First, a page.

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John Oliver Explains Why We Need A Federal LGBT Civil Rights Law

Last Week Tonight's John Oliver's impassioned plea for the federal government to put an end to LGBT discrimination once and for all.

Last Week Tonight's John Oliver hit another one out of the park this Sunday night, this time on the issue of LGBT rights and called for the federal government to put an end to the discrimination that community faces once and for all:

The Supreme Court’s ruling on gay marriage was a historic milestone, but it didn’t put an end to discrimination against same-sex couples.

On HBO’s “Last Week Tonight” Sunday, John Oliver called on the federal government to extend basic civil rights protections to the LGBT community because, as he put it, “There are still a number of ways to ruin a gay honeymoon.”

In many states, Oliver noted, same-sex couples can get married and return to work only to find they’ve lost their jobs or housing because of it.

“That’s clearly terrible,” he said. “The only possible reason you should be fired from your job after your wedding is if your theme was ‘Stolen Office Supplies.’”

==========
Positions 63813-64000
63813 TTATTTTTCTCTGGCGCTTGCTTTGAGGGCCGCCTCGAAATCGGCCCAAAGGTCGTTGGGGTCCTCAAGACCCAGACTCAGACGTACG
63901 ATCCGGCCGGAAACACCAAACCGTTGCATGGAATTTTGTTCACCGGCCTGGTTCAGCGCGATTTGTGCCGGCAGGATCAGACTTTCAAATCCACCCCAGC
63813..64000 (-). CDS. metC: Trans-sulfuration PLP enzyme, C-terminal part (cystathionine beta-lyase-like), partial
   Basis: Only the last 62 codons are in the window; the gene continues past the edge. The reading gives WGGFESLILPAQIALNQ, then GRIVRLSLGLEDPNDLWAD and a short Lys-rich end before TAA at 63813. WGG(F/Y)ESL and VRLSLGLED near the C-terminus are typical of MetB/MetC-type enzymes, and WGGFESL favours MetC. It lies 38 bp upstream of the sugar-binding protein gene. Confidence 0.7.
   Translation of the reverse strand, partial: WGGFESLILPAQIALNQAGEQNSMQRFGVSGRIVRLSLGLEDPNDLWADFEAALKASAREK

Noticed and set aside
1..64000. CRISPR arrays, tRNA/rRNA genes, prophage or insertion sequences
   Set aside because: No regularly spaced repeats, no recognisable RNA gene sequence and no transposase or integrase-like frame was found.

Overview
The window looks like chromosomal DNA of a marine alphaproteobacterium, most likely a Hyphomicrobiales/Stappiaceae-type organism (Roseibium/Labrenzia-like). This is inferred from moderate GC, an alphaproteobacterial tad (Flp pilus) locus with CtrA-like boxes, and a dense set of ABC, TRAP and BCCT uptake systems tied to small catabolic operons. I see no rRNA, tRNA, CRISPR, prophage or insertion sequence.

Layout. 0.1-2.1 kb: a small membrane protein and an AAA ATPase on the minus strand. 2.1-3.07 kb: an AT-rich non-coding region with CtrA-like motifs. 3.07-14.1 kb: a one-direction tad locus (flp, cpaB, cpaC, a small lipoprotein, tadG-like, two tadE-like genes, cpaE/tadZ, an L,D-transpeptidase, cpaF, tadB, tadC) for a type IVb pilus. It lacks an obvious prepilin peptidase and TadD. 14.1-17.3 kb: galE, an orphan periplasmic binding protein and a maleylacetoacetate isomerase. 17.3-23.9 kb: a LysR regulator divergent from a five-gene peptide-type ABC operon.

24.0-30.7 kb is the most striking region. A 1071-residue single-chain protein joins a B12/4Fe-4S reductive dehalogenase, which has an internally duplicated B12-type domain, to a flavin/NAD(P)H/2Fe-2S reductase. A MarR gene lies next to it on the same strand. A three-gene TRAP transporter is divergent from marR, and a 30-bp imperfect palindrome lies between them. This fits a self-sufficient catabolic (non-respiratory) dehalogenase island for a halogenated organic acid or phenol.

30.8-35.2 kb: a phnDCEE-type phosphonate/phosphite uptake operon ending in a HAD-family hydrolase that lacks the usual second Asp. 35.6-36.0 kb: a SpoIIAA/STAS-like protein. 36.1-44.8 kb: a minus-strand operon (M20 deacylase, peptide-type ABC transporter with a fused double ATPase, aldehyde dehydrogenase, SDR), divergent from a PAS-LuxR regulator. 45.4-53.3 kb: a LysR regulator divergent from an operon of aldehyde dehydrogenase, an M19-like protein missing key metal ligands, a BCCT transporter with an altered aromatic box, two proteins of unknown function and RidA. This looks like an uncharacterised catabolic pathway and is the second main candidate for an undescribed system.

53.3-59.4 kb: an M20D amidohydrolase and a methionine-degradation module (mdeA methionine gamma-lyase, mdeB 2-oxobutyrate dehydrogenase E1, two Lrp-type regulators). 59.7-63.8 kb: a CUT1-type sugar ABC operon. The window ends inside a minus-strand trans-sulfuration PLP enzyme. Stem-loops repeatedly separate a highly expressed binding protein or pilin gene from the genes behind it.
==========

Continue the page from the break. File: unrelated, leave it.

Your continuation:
But discriminating against gay people is “surprisingly legal,” Oliver said. “In 31 states, people are at risk of being fired, evicted or refused service just because they are gay.”

“Just look at Arkansas right now,” he continued. “Not only do they not have any anti-discrimination ordinances, earlier this year they actually passed an anti-anti-discrimination ordinance that prevents any city or county from extending civil rights protections to gay people.”

Oliver pointed to the recent Republican presidential debate — in which Ohio Gov. John Kasich received applause for saying he had attended a friend’s same-sex wedding — as a hopeful sign.

“It’s not just Kasich,” Oliver said. “Jeb Bush, Rick Perry, Bobby Jindal and Marco Rubio have all said they would attend a gay wedding if they were invited — which I can only imagine is terrible news for any of their gay acquaintances who invited them only on the assumption that they would decline to attend and send a very expensive gift instead. “Well, I didn’t think he would say yes, did I, Mark? Now which of your friends wants to sit with Bobby Jindal?’”


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